What is the stimulus for the release of atrial natriuretic peptide (ANP)? What are the effects of ANP?

Atrial Natriuretic Peptide (ANP): ANP promotes Na+ excretion. The main source of ANP is the heart, specifically the atria. The stimulus for ANP production is distension of the atria (which occurs during volume expansion as in persons on a high-salt diet). In the kidney, ANP has both vascular and renal tubular actions in the kidney. It relaxes the afferent arterial and this increases filtration. It inhibits Na+ reabsorption in the collecting duct. It also inhibits the reninangiotensin-aldostrone system at two levels (renin release & ang-II stimulation of aldostrone production). 


Where is ADH released from?

What are the 2 factors that stimulate ADH release?

1. posterior pituitary

2. cardiovascular barorecptors and hypothalmic osmoreceptors


Explain the role of cardiovascular baroreceptors in stimulating ADH release.

What effect may ADH have on blood vessels at very high concentrations?

A decrease in plasma volume (possibly due to diarrhe or hemorrhage) induces increased ADH secretion. The ADH secretion is triggered by neural inputs from baroreceptors (which are located in the carotid sinus, aoric arch and atrium). Decreased BP causes less firing of these baroreceptors and this stimulates the release of ADH into the circulation. Increased BP causes more firing of the baroreceptors and inhibition of ADH release. ADH also has general vasoconstrictor effects when it is present at very high concentrations. A very large decrease in BP (via these baroreceptors) may result in a large increase in circulating ADH. In this situation, ADH may help increase total peripheral resistance which of course will tend to increase BP. At these high concentrations, ADH may also have a similar vasoconstricting action on the renal afferent arterioles and thus reduce GFR (also limiting volume loss to urine). 


Where is osmolarity sensed? What are the effects of plasma osmolarity on ADH release?

The effect of gaining or losing H20 without corresponding changes in Na+ will result in a change in the osmolarity of the body fluids. Osmolarity is a “sensed” parameter. It is “sensed” by osmoreceptors in the hypothalamus and these receptors communicate with the neurons that release ADH. Increased osmolarity triggers more ADH release. Conversely, decreased osmolarity triggers less ADH release. 


Which stimulus for ADH release (baroreceptors or osmoreceptors) usually dominates? 

What other factors may effect ADH release?

1. Generally, osmolarity usually dominates unless there are very large changes in volume.

2. The cells that release ADH also receive inputs from other areas of the brain and thus ADH release can occur in response to things like fear, pain and even inebriation (e.g. alcohol leads to inhibition of ADH release). These more minor inputs should not obscure the fact that the 2 primary control signals for ADH release come from the baroreceptors and osmoreceptors as described above. 



What is diabetes insipidus? What are potential mechanisms? What is a sx of this disease?

The importance of ADH is illustrated in patients with diabetes insipidus. This form of diabetes is distinct from diabetes mellitius. The ADH-controlled H20 balance system is disrupted in diabetes insipidus. The problem may be that ADH is not produced (perhaps due to a problem in the brain). Sometimes the principle cells have bad ADH receptors (that don’t “see” the ADH that is present). In this case, the collecting duct’s H20 permeability remains low and unchanging. Regardless of the cause, a clear symptom of diabetes insipidus is a large urine output (i.e. diuresis).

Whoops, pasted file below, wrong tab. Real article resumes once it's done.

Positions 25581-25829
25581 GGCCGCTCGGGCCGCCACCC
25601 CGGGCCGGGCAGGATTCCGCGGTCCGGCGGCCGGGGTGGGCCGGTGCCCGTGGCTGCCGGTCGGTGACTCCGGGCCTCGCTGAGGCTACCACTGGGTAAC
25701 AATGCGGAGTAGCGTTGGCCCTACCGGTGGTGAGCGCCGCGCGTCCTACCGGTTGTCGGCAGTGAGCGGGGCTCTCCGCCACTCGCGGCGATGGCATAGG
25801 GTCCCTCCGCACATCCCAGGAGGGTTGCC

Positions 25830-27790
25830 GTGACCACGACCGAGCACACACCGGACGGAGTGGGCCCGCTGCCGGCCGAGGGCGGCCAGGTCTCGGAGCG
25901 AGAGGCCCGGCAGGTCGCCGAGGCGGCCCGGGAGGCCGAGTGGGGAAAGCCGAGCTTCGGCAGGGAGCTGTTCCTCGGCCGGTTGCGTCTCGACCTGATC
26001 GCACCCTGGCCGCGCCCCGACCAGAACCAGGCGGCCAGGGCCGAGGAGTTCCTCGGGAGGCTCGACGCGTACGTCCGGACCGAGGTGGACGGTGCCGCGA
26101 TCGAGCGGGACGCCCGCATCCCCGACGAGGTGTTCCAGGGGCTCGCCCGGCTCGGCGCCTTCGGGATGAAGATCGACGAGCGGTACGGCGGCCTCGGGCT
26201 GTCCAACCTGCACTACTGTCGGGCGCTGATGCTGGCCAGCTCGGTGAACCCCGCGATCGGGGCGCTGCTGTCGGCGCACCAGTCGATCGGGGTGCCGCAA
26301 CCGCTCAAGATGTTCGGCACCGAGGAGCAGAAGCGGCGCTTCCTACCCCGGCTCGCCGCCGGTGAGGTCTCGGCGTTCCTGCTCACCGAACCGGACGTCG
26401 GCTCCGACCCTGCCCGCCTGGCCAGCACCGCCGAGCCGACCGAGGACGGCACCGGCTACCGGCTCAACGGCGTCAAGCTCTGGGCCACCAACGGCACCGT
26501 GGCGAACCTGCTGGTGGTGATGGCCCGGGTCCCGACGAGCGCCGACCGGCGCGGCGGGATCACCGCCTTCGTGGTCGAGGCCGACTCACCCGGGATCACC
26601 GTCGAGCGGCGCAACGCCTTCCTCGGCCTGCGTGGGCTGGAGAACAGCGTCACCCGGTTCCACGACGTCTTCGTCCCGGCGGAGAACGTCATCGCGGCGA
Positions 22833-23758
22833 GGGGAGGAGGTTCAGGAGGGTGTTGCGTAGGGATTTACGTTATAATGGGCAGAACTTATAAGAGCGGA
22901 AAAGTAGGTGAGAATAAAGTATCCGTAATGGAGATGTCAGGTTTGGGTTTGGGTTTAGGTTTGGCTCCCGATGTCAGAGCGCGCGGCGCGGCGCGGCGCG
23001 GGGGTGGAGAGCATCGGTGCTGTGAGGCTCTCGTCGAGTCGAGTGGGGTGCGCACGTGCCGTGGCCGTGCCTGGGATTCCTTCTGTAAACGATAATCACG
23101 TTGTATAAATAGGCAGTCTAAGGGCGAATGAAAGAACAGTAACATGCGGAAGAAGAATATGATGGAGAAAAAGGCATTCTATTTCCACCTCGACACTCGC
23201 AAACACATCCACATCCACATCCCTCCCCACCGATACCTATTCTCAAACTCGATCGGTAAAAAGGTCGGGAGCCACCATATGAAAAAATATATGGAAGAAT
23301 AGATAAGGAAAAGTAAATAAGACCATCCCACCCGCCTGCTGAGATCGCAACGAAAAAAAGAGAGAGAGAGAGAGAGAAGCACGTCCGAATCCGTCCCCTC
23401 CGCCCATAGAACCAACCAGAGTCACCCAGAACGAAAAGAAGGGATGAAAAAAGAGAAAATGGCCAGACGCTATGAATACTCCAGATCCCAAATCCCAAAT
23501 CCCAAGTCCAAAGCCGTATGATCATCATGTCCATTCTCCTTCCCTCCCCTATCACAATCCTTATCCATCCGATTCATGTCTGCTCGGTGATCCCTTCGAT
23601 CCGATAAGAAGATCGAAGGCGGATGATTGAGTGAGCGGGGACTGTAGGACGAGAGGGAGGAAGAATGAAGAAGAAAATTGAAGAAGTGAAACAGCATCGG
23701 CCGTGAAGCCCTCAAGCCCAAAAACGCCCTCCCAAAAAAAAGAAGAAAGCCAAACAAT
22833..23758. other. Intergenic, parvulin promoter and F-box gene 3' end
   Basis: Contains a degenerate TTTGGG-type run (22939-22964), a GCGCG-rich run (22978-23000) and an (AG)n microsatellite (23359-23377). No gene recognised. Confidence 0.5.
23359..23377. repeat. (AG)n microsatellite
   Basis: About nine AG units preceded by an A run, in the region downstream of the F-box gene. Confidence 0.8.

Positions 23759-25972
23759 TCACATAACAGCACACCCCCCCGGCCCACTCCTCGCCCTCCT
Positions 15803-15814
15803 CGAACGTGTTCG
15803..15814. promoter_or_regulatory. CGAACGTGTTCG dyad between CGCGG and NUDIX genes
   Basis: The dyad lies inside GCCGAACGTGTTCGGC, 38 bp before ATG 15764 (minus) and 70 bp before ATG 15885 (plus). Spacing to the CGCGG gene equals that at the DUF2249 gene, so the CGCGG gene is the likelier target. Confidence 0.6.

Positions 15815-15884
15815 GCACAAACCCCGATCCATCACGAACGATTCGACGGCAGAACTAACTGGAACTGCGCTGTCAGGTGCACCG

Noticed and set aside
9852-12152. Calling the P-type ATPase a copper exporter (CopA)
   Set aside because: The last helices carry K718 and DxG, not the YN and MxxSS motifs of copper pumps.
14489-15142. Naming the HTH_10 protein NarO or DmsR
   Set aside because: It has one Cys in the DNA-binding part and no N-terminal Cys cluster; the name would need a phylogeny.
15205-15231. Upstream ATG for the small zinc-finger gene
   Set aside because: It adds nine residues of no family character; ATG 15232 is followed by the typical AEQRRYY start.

What is free water clearance? Explain how it is calculated.


How can renal H20 handling be assessed? The answer is to determine a quantity that is called free-water clearance (or CH2O). Free-water clearance refers to the volume of solute-free H20 excreted by the kidneys. Determination of CH2O is different than a standard clearance calculation. Renal H20 handling involves separating H20 from solute to generate either dilute or concentrated urine. In performing this separation, the kidneys in a sense generate a volume of H20 that is free of all solute. In other words, dilute urine could be viewed as having two parts. One part that is solute-free H20 and the other part is solute-containing H20. To quantify the “virtual” solute-containing part, osmolar clearance (COSM) is used. The COSM (ml/min) is calculated as follows.


The terms UOSM and POSM are the osmolarity in the urine and plasma, respectively. In words, the COSM is the volume (ml/min) of iso-osmotic fluid that is cleared from the body. Once you know the COSM value, calculating the volume (ml/min) of the “virtual” solute-free H20 portion of the urine (or CH2O) is strait forward. CH2O would logically be the total urine volume (V) minus COSM. 




What does it mean when CH2O is zero? When it is positive? When it is negative?

When CH2O is zero, it means that no solute-free H20 is excreted and the urine is isoosmotic to the plasma. When CH2O is positive, it means that excess H20 was excreted and the urine is hypo-osmotic to the plasma (i.e. it’s dilute). When CH2O is negative, it means that H20 was retained by the body and the urine is hyper-osmotic to the plasma (i.e. it’s concentrated).